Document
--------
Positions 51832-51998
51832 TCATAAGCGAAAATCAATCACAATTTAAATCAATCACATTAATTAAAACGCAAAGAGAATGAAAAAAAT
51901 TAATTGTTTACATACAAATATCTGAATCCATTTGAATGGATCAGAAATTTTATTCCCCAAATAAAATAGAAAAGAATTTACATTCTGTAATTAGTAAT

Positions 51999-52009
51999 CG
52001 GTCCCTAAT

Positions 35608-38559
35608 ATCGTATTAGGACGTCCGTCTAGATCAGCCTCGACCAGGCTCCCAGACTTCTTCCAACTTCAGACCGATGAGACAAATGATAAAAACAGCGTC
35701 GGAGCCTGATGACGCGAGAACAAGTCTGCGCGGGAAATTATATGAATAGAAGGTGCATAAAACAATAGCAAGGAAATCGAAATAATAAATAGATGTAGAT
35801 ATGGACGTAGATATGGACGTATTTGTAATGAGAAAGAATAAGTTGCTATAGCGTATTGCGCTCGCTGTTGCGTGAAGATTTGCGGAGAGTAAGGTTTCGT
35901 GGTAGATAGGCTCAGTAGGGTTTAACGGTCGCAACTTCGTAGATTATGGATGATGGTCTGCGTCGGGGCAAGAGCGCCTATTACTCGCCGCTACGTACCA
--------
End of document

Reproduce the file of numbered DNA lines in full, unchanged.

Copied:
Positions 51832-51998
51832 TCATAAGCGAAAATCAATCACAATTTAAATCAATCACATTAATTAAAACGCAAAGAGAATGAAAAAAAT
51901 TAATTGTTTACATACAAATATCTGAATCCATTTGAATGGATCAGAAATTTTATTCCCCAAATAAAATAGAAAAGAATTTACATTCTGTAATTAGTAAT

Positions 51999-52009
51999 CG
52001 GTCCCTAAT

Positions 35608-38559
35608 ATCGTATTAGGACGTCCGTCTAGATCAGCCTCGACCAGGCTCCCAGACTTCTTCCAACTTCAGACCGATGAGACAAATGATAAAAACAGCGTC
35701 GGAGCCTGATGACGCGAGAACAAGTCTGCGCGGGAAATTATATGAATAGAAGGTGCATAAAACAATAGCAAGGAAATCGAAATAATAAATAGATGTAGAT
35801 ATGGACGTAGATATGGACGTATTTGTAATGAGAAAGAATAAGTTGCTATAGCGTATTGCGCTCGCTGTTGCGTGAAGATTTGCGGAGAGTAAGGTTTCGT
35901 GGTAGATAGGCTCAGTAGGGTTTAACGGTCGCAACTTCGTAGATTATGGATGATGGTCTGCGTCGGGGCAAGAGCGCCTATTACTCGCCGCTACGTACCA